This would definitely be a lot of fun to figure out how to do with MeshCAM!

I have access to fancier CAM tools (SharpCAM for 3 axis, BobCAD-CAM for 3, 4, and 5 axis) so I would approach the CAM aspect differently than I would with MeshCAM. I have owner and used MeshCAM in the past and have immense respect for it. I plan to use it on my Nomad - for the parts that are appropriate.

You an do this brucewayne! There is a fair amount to learn but it is easily incremental and each step builds directly on the previous steps. Learning to think in fixtures and jigs takes a bit extra - but that is why one uses forums and email. Ask people who can help! Learn!

Would this be an idea for a jig? Just wonder…mind is racing thinking

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That’s the idea!

You need a way to affix the unit to the jig but once that is done, something like this would be used to machine to two surfaces and the 4 holes. Details of how to hold the jig to be bed are left to be done. Having a sea of holes bed would make that easy.

With this type of jig one can do the one side, rotate the piece and do the other side.

In my mind the jig was solid with a threaded hole centered on the hole in the piece. A plate is machined that the bolt goes through that would catch the piece and hold it in place. This is diddle detail however.

Think on a jig one must thing about how the piece attaches to it and how the jig attaches to the bed too. This is a literal, mold type jig. In real production, the jig can be much simpler. The critical point here is that you’ve grabbed the idea of creating a jig to get the optimal angle.


As long as the watch body is still embedded in the rawstock with supports, it is self-fixturing as is. Just set the whole block up at the correct angle, indicate off the “top” and “side” corners and offset to the hole locations and drill. That is the beauty of “picture framing” in an accurately measured rawstock (actually for double-side machining the rawstock must be accurately measured and set up on the machine accurately in the first place - CLARIFICATION when the stock is held in a vise, like all the 2-sided machining I have done with MeshCAM). no need for a separately-made fixure at all.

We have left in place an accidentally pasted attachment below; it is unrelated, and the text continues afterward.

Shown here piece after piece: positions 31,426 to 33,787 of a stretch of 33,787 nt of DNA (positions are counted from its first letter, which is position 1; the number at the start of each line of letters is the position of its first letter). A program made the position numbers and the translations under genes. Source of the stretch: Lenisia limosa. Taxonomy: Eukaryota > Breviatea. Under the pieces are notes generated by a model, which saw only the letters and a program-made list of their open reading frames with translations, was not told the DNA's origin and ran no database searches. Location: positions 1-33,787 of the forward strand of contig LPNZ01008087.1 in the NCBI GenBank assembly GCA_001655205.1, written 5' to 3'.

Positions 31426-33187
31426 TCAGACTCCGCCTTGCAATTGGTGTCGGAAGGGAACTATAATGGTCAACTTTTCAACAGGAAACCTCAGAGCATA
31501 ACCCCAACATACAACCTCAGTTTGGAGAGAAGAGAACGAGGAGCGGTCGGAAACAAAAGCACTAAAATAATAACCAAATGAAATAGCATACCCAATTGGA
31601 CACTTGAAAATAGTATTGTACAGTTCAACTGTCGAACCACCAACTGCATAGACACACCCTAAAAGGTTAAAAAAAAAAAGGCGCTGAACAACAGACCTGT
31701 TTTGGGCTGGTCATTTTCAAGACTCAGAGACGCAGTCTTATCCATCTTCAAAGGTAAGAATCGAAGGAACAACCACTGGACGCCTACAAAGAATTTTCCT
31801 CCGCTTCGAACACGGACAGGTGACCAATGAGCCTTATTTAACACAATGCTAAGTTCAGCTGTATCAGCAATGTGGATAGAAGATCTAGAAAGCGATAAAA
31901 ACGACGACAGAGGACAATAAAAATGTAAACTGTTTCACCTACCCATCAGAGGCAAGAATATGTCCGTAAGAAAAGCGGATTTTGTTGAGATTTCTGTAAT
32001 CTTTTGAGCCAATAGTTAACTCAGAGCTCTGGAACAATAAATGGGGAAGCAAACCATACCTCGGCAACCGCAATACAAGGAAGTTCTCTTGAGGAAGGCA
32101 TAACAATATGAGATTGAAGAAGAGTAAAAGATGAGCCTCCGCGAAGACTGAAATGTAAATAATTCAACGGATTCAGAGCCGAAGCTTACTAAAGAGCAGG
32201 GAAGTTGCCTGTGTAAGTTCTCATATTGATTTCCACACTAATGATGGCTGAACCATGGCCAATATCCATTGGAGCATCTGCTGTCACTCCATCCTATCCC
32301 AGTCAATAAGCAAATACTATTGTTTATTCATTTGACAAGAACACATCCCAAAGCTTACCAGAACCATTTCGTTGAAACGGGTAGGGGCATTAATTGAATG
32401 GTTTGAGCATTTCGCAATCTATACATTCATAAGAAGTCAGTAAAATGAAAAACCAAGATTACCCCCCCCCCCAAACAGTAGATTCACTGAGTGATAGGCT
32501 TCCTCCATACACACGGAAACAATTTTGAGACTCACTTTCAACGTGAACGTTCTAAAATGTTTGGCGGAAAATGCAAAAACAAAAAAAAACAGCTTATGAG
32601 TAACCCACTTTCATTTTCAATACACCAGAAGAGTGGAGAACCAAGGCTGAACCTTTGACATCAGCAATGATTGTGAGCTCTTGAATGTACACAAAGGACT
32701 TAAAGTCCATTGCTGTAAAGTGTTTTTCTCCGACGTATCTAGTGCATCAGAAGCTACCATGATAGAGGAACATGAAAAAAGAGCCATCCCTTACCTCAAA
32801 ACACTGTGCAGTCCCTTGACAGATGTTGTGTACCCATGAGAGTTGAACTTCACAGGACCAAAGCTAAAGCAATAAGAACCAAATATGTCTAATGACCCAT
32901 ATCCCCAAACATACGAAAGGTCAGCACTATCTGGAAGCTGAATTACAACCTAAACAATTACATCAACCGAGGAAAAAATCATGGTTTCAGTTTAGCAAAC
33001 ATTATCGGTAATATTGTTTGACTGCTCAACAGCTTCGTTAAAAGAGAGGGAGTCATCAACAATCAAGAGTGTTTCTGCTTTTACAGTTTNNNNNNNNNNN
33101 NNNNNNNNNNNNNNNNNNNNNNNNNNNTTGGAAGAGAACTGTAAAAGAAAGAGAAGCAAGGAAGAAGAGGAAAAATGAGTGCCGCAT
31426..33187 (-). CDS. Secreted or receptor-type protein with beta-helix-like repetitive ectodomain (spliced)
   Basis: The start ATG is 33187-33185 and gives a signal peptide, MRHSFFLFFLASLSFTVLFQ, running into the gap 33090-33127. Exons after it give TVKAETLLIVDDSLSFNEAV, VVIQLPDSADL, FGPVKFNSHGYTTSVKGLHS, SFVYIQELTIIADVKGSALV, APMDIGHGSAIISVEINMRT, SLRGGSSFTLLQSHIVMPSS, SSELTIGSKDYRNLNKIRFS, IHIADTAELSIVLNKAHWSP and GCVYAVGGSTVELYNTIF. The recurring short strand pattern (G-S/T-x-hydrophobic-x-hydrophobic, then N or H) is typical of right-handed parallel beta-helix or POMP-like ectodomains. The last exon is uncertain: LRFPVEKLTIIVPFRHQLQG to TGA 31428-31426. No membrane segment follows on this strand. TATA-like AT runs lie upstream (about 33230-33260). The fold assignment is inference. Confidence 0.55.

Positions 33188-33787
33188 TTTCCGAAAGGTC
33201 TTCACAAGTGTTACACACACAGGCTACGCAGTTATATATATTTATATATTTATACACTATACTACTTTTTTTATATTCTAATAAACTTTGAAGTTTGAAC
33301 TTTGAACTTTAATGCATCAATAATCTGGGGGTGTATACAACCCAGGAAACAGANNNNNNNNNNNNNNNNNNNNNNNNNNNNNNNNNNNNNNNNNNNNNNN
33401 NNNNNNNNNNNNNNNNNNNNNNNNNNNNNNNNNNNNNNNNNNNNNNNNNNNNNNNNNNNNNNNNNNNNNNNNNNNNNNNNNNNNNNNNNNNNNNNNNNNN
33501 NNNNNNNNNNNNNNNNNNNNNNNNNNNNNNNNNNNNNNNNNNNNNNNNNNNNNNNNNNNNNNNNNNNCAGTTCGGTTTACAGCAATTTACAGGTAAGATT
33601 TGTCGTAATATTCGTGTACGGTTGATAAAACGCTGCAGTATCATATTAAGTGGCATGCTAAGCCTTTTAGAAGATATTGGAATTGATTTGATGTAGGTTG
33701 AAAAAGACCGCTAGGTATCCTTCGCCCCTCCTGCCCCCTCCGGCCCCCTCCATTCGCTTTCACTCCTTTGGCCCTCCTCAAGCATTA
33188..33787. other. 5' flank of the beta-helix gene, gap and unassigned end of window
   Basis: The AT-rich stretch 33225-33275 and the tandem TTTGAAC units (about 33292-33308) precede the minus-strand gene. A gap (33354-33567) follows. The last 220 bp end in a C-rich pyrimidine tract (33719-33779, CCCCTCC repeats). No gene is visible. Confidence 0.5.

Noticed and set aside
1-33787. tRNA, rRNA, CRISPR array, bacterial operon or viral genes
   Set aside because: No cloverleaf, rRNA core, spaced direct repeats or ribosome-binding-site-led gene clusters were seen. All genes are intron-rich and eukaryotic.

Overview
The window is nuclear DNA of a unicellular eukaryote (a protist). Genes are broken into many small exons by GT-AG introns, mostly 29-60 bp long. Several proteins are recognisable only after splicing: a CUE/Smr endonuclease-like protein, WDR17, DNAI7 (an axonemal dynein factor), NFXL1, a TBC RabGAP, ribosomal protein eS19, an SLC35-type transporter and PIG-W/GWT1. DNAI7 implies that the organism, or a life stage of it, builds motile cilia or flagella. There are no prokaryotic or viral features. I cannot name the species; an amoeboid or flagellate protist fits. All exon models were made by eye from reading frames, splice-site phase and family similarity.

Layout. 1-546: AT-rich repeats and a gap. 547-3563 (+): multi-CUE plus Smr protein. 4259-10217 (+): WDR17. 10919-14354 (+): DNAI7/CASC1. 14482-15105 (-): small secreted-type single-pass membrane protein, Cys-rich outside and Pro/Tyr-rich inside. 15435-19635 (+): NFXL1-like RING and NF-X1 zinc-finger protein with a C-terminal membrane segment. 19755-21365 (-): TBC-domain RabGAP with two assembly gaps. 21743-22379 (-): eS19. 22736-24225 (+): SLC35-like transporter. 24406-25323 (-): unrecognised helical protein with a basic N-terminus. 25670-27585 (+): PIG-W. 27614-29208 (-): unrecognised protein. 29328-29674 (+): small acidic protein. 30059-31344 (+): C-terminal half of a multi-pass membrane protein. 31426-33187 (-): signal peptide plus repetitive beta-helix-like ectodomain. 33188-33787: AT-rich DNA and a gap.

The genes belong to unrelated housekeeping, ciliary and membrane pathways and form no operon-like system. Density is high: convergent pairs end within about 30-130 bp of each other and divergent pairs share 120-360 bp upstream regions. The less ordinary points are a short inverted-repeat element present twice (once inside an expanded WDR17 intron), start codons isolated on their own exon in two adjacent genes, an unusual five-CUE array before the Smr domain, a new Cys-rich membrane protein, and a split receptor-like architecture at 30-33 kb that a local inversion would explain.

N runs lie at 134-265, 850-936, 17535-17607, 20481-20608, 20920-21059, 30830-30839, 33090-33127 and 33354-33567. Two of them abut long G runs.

Randy is correct the construction tabs do work well and are easy - but they have to be cut/ground/routed off and that often does not lead to a near perfect mirror finish. For initial prototypes certainly construction tabs make sense - much less work.

However, if you’re going for that near perfect mirror face, that sensual Apple machined finish on their metal parts, one has to machine each face directly, in the optimal manner. The end mill must approach the face in an optimal manner. In two sided machining with a flip jig the sides of the piece do not come off with as fine a finish as the top/bottom - the end mill is not approach the surface optimally.

For many objects the finish is less of an issue or is “good enough”. With show pieces like a watch, the human eye is remarkably sensitive to finish and I would expect (know from experience) that the finish would not be as fine as one would expect/like. Obviously, YMMV (expectations, good enough, not likely to look closely, etc.).

Agree with you both…I just need a machine i can start cutting with!!! super stoked to start!

I would try to make a jig that takes an earlier form for your object to drill the oblique taps. Think about making some holes to align to them to a flat embossed profile. after these are drilled, you can mill all the details. That’s how I’d tackle this.